British Columbia

82-year-old Sechelt woman living in car

An 82-year-old Sechelt, B.C., woman who has been living in her car for six months says all she wants is a clean, safe and affordable place to live.

'I ask the health department if they can help ... seems to me after 82 you are a write off, you are nobody.'

82-year-old Sechelt resident Doris Anthonysz has been living in her car for 6 months. (Linda Harris)

An 82-year-old Sechelt, B.C., woman who has been living in her car for six months says all she wants is a clean, safe and affordable place to live.

Doris Anthonysz says she can't make ends meet on her $1,300 per month pension, especially in a town where the lack of affordable housing in the community 50 kilometres northwest of Vancouver is a growing problem

"I ask the health department on a regular basis if they can help me find a house, ask them if they can help me," she told CBC News from her car.

Anthonysz frequently parks and sleeps near a Sechelt beach. "On my beach, I am happy here," she says. (Linda Harris)

"Seems to me after 82 you are a write off, you are nobody," she added. 

Anthonysz, who is estranged from her four children, says she first moved to Sechelt in 1974, and used to work in the Sechelt Hospital laundry.

She claims a bad experience with her last landlord left her out on the street, unable to find suitable accommodation in her price range.  

"They want $800 dollars [per month]. It's cheaper to live in my car," Anthonysz said. "It's very well looked after my car, it's my personal object. Everybody knows my car and everyone smiles at Doris and her yellow car."

"I'm a very healthy person and I'm very strong," she added.

Sechelt resident Linda Harris learned about Anthonysz from a Facebook post, and has talked to the elderly woman a couple of times.

"She's obviously lovely, well-spoken and homeless," said Harris. "The RCMP are keeping an eye on her at night. She's not medically sick or mentally ill so the hospital wouldn't be able to do anything. People know about her, but nobody knows what to do."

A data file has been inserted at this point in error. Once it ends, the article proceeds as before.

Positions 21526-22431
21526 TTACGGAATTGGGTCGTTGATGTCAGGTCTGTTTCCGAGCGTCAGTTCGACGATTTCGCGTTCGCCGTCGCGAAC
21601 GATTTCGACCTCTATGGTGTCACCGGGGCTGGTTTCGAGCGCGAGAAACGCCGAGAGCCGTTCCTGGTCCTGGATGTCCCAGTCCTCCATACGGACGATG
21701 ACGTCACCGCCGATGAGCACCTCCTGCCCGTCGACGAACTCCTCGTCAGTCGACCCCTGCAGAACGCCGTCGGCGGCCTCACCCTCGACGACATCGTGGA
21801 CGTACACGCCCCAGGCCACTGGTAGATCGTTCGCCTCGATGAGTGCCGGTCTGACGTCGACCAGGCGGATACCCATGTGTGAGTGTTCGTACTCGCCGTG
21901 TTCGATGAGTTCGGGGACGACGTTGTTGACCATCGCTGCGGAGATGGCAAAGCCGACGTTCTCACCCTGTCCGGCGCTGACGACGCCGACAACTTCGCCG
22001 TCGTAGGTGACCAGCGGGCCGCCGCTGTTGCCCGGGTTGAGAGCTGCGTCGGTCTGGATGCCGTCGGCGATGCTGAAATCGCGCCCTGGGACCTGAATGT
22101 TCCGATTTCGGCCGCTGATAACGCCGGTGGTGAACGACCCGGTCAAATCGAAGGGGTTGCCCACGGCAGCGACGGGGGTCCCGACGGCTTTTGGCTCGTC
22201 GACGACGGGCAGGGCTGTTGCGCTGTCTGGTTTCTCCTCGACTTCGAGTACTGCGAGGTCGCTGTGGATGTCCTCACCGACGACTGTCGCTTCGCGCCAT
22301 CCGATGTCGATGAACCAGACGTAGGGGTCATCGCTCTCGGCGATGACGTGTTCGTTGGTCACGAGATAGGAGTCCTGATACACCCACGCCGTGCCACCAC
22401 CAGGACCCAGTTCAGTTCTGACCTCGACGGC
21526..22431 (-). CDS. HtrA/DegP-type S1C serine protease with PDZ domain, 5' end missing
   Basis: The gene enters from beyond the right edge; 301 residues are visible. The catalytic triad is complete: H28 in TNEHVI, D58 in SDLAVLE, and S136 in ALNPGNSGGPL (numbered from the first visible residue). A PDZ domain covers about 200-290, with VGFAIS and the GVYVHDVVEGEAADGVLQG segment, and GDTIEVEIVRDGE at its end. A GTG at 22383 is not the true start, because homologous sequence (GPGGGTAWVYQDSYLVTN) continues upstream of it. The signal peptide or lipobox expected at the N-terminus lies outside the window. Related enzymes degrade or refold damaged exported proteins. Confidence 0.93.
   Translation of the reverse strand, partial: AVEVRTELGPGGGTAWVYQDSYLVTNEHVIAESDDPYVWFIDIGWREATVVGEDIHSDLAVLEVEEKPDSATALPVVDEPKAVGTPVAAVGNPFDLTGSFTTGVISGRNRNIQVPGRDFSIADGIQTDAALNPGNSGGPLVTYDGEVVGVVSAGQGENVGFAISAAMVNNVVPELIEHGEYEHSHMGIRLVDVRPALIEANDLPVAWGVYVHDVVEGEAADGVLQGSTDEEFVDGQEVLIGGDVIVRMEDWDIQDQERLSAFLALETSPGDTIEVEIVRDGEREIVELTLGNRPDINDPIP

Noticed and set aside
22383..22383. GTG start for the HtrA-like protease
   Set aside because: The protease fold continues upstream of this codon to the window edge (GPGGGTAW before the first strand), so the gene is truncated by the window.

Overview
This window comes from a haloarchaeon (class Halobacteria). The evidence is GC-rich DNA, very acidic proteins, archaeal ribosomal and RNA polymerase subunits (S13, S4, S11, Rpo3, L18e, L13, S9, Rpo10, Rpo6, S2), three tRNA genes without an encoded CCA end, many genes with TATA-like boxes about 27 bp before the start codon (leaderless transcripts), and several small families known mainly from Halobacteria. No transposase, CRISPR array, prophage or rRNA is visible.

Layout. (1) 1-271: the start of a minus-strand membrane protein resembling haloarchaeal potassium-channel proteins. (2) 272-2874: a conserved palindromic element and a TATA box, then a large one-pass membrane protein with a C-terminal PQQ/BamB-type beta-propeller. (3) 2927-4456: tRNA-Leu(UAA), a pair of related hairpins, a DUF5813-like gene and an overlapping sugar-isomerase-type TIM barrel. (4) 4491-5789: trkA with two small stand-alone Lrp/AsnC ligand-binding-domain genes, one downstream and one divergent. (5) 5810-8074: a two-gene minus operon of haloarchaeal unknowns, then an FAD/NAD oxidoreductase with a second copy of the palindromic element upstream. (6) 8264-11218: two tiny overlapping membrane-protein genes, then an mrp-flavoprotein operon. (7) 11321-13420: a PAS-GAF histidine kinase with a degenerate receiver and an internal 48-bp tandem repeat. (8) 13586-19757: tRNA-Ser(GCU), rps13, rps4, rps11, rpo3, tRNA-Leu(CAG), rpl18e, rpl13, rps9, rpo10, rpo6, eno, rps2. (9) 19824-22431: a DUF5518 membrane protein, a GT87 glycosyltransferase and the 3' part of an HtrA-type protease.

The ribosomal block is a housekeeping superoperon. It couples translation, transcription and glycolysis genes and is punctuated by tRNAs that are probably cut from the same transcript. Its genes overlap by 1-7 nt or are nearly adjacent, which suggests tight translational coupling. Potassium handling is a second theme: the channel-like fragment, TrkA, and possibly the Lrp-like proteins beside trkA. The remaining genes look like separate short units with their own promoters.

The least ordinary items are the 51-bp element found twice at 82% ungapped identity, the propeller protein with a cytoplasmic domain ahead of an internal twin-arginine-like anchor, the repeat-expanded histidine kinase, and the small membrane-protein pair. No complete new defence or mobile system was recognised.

Anthonysz says of living in her car, "... some people are nice to you, but some look at you like you're from another planet." (Linda Harris)

Harris says she is noticing more homeless in Sechelt than ever before and thinks a short-term solution would be to open the town's temporary emergency homeless shelter.

Located in St. Hilda's Anglican Church, the shelter received emergency funding to open last winter after a homeless man froze to death in nearby Gibsons.

"With our hot weather coming and this woman living in her car, she could die of dehydration," said Harris. "She doesn't have teeth, so what can she eat? We can get her some light food and some Ensure [meal replacement drink] but we don't want her to die before we do something about it."

According to local resident Duane Burnett the waterfront home across from where Anthonysz parks to sleep at night has been "flipped three times in the past year [but] remains empty most of the time."

Burnett, who calls affordable low income housing a pet cause, calls the situation a "tragedy."

Vancouver Coastal Health told CBC News they were looking into Anthonysz's situation.

Anthonysz says she's heard other homeless women in town talk of committing suicide, but that she herself is "not a suicide person."

"What do I wish? I wish the government would give us more money," she said.

"Why do we have to live on the edge?"